They Obsess About When or Where They Will Drink Next
Someone who is constantly talking about where to go to drink, what to drink, and when they can go drink is thinking about alcohol. An alcohol enthusiast discusses flavors, textures, new brands, and different places to go. An alcoholic just wants to drink and will often romanticize how, where, and when they get to do that.
They Hide Their Drinking
Addicts hide their drinking, they lie to themselves, and they often feel shame and guilt relating to their addiction and drinking. Catching someone taking nips from a bottle at work, sneaking alcohol into their beverage, or hiding bottles in the trash is a good indicator that the person has a problem, knows it is a problem and is trying to hide it.
They Behave Differently When Drunk
High functioning addicts often function by compartmentalizing their lives and approaching day to day tasks and responsibilities rigidly. Then, when they drink, they lose this control and often become completely different people.
They Get Angry When Confronted
While avoidance behavior is perfectly normal in alcoholics, high functioning alcoholics are often experts in self-illusionment and may have thoroughly convinced themselves that they don’t’ have a problem. At the same time, they are constantly deal with guilt and shame each time they do pick up a drink. This can result in anger and aggression when asked even simple and polite questions about their drinking habits.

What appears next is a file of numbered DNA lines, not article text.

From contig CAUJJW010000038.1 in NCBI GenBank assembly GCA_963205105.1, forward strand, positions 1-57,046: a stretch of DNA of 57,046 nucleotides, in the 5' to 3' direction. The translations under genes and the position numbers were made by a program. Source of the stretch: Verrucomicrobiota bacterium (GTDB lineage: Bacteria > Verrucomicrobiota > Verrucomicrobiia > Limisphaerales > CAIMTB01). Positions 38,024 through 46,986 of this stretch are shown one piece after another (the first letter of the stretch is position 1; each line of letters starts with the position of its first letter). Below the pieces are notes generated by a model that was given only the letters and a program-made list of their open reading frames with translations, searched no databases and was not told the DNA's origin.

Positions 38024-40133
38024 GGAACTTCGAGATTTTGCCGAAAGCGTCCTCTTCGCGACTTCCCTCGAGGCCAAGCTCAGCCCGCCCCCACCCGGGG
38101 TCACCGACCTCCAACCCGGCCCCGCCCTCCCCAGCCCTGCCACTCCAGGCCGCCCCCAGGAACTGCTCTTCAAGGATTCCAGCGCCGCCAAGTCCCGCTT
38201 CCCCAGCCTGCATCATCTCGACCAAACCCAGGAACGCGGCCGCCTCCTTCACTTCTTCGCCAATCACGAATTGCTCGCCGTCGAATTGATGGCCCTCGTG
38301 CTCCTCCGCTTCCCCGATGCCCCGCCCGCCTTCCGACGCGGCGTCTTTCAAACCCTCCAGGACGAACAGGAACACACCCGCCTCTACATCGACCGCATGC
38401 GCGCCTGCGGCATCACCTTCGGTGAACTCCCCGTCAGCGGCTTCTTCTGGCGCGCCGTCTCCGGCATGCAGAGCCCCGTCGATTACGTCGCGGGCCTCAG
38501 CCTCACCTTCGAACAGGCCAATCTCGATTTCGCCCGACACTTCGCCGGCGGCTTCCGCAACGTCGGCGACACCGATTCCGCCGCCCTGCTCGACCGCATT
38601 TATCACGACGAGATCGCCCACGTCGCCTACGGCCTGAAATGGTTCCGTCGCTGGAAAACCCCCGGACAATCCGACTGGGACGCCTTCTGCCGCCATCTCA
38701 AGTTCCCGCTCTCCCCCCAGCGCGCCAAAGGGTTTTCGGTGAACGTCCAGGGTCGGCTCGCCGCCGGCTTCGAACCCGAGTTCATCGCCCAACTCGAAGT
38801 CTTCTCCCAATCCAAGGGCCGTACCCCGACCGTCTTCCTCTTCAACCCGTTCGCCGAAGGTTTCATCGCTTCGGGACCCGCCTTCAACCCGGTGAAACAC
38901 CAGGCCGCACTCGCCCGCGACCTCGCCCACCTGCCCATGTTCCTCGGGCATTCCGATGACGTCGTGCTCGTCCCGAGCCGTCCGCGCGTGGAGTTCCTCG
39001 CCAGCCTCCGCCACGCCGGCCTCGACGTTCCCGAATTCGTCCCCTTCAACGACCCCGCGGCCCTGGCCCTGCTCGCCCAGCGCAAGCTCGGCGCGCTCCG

They Use Excuses to Drink More
High functioning alcoholics are always ready to excuse their drinking as a reward or find an excuse for it, typically to defend their own behavior for themselves. “I’ve finished this, I’ll have a drink to celebrate”, “You’re getting a new apartment, let’s have a drink to celebrate”, “Today sucked, I’ll have a drink today to loosen up, but tomorrow I won’t have one” and other similar excuses are all commonly used by high functioning alcoholics. Anyone who regularly responds to a situation with alcohol is likely thinking too much about alcohol.
They Ignore Consequences
Someone who likes to drink will do so, but will often do so in moderation and will know when to stop when their drinking is getting in the way of their life, and when they’ve had enough. Alcoholics, even high functioning ones, will ignore consequences including emotional and career ones, and will sometimes become sloppy enough to let it affect their lives. Persons who drink when their partners ask them not to, who drink before driving, or who drink before work definitely have a problem. Ignoring potential consequences in favor of alcohol is a huge red flag for alcoholism.
They Drink to Relax or Feel Confident